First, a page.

Under the system of biennial State appropriations, nearly all institutions suffer at times from mistaken kindness, and at other times from undue parsimony. Since there is no general supervising board for the two State prisons and the two State reform schools, and no settled ratio of appropriation based upon the number of inmates, the friends of each institution naturally do their best to obtain as large appropriations as possible from each new legislature. Hence arise special visiting committees and combinations between legislators from different parts of the State to "take care of" institutions whose regular annual income should not be dependent in the least upon politics.
The appropriations made by the last two legislatures for all purposes connected with prisons and reform schools, including salaries of officials, are shown in the following table:
State Appropriations from July 1, 1895, to July 1, 1899 (Forty-seventh to Fiftieth Fiscal Years, inclusive).
|Name of Institution.||Sum granted.||Average yearly|
|San Quentin Prison||$615,153.40||$153,788.35|
|Preston School of Industry||237,000.00||59,250.00|
|Whittier State School||403,000.00||100,750.00|
|Transportation of prisoners||150,000.00||37,500.00|
Some small appropriations for improvements are necessarily included in these totals, but nothing more than may be expected every year or two. It is proper to rate the average annual expense of these institutions at nearly half a million dollars, nor can this sum be materially reduced until the State accepts the fundamental principle that prisons should be made nearly or quite self-supporting.
San Quentin was once managed to some extent on the contract system. Furniture-makers and other manufacturers paid half a dollar a day for each convict employed, and at one time as many as eight hundred men were thus utilized, giving the prison an income of twenty-four hundred dollars a week. The system was so violently attacked by labor unions that it was finally abandoned, and now I am told that convict-made furniture, stoves, and other articles such as were formerly made at San Quentin are brought to California from Joliet, Illinois, and other places by the carload.
Having abandoned the contract system, the State decided to make jute bags, chiefly for grain, and to sell them as nearly as possible at cost direct to the consumers, so as to help the agricultural classes. Machinery costing $400,000 was obtained in England, and after many difficulties a factory was established at San Quentin. The price of raw material fluctuates greatly, and the mill has sometimes lost money, sometimes made a somewhat nominal profit. During the fiscal year ending June 30, 1891, for instance, 2,574,254 pounds of goods were manufactured at a total operating expense of $160,084.07, and were sold at a price which nominally gave $40,275.07 profit. But no sinking fund was allowed for, to cover wear and tear of machinery, nor did the operating expenses include even the maintenance of the convicts while at work. The following fiscal year the profit estimated in the same way was $39,293.18. During the fiscal year 1893-'94 the loss on the jute mill was $14,660.22; in 1894-'95 there was a profit of $6,670.56; and in 1895-'96 a loss of $12,288.45.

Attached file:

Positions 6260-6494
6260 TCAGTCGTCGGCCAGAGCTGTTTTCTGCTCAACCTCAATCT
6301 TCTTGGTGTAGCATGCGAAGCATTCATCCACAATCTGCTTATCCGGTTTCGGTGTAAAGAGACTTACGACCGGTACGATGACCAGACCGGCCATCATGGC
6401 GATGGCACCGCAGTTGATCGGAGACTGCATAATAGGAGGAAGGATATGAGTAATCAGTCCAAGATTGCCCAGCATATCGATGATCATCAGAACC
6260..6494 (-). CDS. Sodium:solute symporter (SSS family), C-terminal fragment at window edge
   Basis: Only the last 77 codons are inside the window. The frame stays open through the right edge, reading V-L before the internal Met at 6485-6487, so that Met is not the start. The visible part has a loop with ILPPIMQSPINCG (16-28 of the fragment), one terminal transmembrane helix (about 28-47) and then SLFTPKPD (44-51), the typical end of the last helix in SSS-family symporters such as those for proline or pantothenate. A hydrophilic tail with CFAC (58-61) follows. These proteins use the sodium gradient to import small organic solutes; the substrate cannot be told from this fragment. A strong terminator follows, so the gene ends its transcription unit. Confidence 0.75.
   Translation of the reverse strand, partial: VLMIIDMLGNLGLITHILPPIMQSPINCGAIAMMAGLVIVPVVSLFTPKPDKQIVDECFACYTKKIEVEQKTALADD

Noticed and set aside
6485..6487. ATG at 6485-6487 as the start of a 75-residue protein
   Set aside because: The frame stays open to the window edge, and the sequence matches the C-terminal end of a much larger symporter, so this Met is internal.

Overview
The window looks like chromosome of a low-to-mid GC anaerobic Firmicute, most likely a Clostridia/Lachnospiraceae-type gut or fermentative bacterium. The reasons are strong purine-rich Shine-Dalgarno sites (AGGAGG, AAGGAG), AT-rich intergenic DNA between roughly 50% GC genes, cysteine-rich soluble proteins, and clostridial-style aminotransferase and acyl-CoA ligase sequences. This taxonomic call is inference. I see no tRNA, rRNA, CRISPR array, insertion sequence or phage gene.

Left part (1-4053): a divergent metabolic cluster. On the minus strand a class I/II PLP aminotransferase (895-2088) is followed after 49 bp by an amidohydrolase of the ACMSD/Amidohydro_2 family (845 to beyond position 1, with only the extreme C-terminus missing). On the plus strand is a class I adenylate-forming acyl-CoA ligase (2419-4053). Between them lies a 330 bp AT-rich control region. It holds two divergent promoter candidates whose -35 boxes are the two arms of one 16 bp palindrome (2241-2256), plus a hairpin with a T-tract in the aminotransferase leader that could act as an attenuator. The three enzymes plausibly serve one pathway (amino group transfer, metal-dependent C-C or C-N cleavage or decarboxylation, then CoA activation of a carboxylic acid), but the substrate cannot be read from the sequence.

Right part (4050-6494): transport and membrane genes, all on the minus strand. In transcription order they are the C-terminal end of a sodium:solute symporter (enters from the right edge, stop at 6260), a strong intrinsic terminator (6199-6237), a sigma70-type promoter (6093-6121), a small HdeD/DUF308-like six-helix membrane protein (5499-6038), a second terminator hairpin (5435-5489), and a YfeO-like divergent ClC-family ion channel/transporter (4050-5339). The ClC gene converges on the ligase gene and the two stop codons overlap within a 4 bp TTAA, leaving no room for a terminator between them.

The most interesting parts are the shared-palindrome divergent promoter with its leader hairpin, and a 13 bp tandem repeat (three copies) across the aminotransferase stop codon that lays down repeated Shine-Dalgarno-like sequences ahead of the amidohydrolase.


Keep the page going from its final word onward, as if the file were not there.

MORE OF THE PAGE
In five years, therefore, there was nominally a profit of about $60,000 in this department, but since neither interest, sinking fund, nor maintenance of the laborers is included among the expenses, the system can be looked upon only as a means of giving needed exercise to the prisoners and cheap grain sacks to the farmers. Financially it is a burden to the taxpayers. The old contract system had its drawbacks, but it at least afforded a profit, and gave convicts a chance of learning something about certain trades at which they could perhaps work when released; the jute mill not only offers no such opportunity, but is in other ways peculiarly unfit for modern prison requirements, since all operations in such mills can be stopped or delayed by the misbehavior of a few operatives. Far better are industries wherein small groups or individuals are engaged in various separate minor operations. Besides this, the sacks made by prison labor will probably have only local uses hereafter, because of a recent act of Parliament which is held to prevent wheat shipments in such sacks.